Last month, Macomb County, Michigan – a district noted for its Reagan Democrats as well as Biden Republicans – became the first in the Great Lakes State near Detroit to support the growing Second Amendment Sanctuary movement. Its Board of Commissioners voted on party lines to make Macomb a sanctuary county, meaning it would choose not to enforce gun regulations including universal background checks, bans on so-called “military-style assault rifles,” high-capacity magazine restrictions, and even red flag laws.
Macomb County, which has served as a bellwether in recent elections, isn’t unique in embracing the concept.
The term “Second Amendment Sanctuary” is modeled on the concept of “sanctuary cities” that flourished in liberal communities that resisted immigration policies according to TheTrace.org, which credited Bryan Kilber, state attorney in Effingham County, Illinois, as first applying the term to the gun control debate. Even before Kilber coined the phrase, a few states and counties across the country had passed what would be now seen as gun sanctuary laws.
According to a report from The Tampa Free Press this month, there are now 1,930 counties – roughly sixty-one percent of total counties in the United States – that are considered safe spaces for firearms owners, and more than half of those (1,137 in total) have passed Second Amendment Sanctuary laws. Many of the other aforementioned counties are in the twenty-one states that have adopted Constitutional Carry laws, which allow gun owners to carry a concealed weapon without a permit.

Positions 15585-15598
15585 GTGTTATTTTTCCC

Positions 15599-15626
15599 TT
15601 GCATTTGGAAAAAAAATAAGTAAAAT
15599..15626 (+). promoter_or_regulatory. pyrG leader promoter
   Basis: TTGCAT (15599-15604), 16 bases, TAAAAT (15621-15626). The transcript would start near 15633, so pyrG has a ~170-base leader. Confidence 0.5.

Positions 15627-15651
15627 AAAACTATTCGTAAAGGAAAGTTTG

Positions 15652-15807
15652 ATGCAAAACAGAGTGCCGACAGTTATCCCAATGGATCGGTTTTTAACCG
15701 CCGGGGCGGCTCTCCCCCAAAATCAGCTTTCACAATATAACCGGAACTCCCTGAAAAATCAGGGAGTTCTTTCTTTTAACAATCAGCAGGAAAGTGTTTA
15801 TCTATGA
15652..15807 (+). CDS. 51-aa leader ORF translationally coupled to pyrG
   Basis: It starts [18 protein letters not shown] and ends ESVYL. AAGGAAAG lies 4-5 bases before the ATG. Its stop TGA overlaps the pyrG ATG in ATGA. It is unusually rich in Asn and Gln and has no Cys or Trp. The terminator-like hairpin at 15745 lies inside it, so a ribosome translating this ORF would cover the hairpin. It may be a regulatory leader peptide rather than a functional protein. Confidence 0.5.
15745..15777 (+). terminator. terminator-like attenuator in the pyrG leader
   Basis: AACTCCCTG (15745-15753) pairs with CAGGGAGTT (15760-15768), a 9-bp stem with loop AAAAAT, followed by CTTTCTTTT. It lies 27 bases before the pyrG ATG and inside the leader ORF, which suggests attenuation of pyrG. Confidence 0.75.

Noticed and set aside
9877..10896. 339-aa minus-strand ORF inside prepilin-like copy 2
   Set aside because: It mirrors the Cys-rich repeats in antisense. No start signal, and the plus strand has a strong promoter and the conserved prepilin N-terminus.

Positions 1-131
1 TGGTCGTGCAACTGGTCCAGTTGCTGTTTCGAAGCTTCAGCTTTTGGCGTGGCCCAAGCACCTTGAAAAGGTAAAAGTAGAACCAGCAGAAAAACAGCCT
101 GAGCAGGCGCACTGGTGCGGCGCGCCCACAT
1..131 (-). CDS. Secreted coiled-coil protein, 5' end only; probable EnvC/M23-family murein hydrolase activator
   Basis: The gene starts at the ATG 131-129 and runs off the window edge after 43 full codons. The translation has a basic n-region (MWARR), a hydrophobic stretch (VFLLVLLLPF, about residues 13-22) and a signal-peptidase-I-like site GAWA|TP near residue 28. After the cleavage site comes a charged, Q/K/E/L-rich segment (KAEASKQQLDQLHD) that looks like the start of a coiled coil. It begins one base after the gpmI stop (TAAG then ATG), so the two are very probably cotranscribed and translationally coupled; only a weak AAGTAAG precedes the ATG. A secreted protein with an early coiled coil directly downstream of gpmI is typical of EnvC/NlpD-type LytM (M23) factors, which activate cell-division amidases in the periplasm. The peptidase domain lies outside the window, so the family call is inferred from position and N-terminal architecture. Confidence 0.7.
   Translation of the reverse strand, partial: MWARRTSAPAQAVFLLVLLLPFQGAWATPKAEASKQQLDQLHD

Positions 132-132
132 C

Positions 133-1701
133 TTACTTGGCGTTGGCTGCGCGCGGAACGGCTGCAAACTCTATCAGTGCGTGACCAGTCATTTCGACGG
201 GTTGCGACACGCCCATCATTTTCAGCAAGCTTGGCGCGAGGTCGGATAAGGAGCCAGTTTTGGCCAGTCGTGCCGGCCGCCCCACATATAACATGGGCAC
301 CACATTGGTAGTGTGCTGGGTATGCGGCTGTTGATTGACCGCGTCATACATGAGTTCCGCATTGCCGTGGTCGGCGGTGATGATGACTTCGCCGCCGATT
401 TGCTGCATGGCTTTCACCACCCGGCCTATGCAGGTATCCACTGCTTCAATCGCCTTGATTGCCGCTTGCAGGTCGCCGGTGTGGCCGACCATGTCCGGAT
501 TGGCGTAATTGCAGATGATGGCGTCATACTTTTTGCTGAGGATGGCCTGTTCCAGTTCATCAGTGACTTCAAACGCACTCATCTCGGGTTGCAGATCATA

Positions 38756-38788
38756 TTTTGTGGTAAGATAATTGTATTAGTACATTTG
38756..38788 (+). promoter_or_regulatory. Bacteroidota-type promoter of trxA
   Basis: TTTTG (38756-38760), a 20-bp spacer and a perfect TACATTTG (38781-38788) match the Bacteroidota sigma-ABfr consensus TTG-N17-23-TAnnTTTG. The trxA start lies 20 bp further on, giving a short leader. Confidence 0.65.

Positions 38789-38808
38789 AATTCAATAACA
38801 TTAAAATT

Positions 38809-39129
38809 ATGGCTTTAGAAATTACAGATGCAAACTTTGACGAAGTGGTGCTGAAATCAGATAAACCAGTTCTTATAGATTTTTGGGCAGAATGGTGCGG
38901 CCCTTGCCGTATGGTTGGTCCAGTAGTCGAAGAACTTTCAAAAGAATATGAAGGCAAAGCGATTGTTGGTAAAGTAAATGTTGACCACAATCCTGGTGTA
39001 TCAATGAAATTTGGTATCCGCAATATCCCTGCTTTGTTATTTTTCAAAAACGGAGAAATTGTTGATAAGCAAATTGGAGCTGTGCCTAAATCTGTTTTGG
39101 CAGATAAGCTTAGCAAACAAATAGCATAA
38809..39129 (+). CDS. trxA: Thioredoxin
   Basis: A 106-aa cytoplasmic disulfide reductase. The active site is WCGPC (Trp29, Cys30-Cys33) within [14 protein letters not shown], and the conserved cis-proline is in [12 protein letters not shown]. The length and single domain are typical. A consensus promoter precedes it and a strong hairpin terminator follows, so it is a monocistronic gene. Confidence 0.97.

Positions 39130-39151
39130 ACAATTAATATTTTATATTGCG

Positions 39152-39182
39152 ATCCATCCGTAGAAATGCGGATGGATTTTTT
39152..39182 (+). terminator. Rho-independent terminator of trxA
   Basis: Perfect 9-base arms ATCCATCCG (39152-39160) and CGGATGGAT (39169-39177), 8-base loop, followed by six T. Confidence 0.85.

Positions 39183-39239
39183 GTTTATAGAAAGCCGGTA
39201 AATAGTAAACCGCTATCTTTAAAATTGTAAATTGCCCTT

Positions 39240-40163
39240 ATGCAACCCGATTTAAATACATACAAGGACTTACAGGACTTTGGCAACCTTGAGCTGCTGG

To paraphrase President Joe Biden, this isn’t a red state or blue state issue – this is a United States movement.
In June, Piscataquis County became the first Maine county to declare itself a Second Amendment Sanctuary, while at least eleven counties in Utah have also declared themselves a sanctuary for the Second Amendment. The movement isn’t just at the county level, and lawmakers in Kentucky are looking to join Alaska, Arizona, Texas, and a dozen other states in becoming a Second Amendment Sanctuary State.
The surprising part, say, supporters of the movement, isn’t that cities, counties, and even states are embracing it – but rather that it has gotten little mainstream media attention. Most reports tend to be on the local news level, and the larger news organizations have largely ignored the story.
“The mainstream media has missed one of the biggest trend stories ever – the massive surge in Second Amendment sanctuaries at the state, county, and local levels,” wrote Lee Williams of the Second Amendment Foundation.
“You’d be hard-pressed to get half of America to agree that beer is good, or that steak should be served medium rare,” Williams added. “Yet millions of Americans have forced their elected officials to erect a legislative wall around their communities to protect their gun rights.”
Peter Suciu is a Michigan-based writer who has contributed to more than four dozen magazines, newspapers and websites. He regularly writes about military small arms, and is the author of several books on military headgear including A Gallery of Military Headdress, which is available on Amazon.com.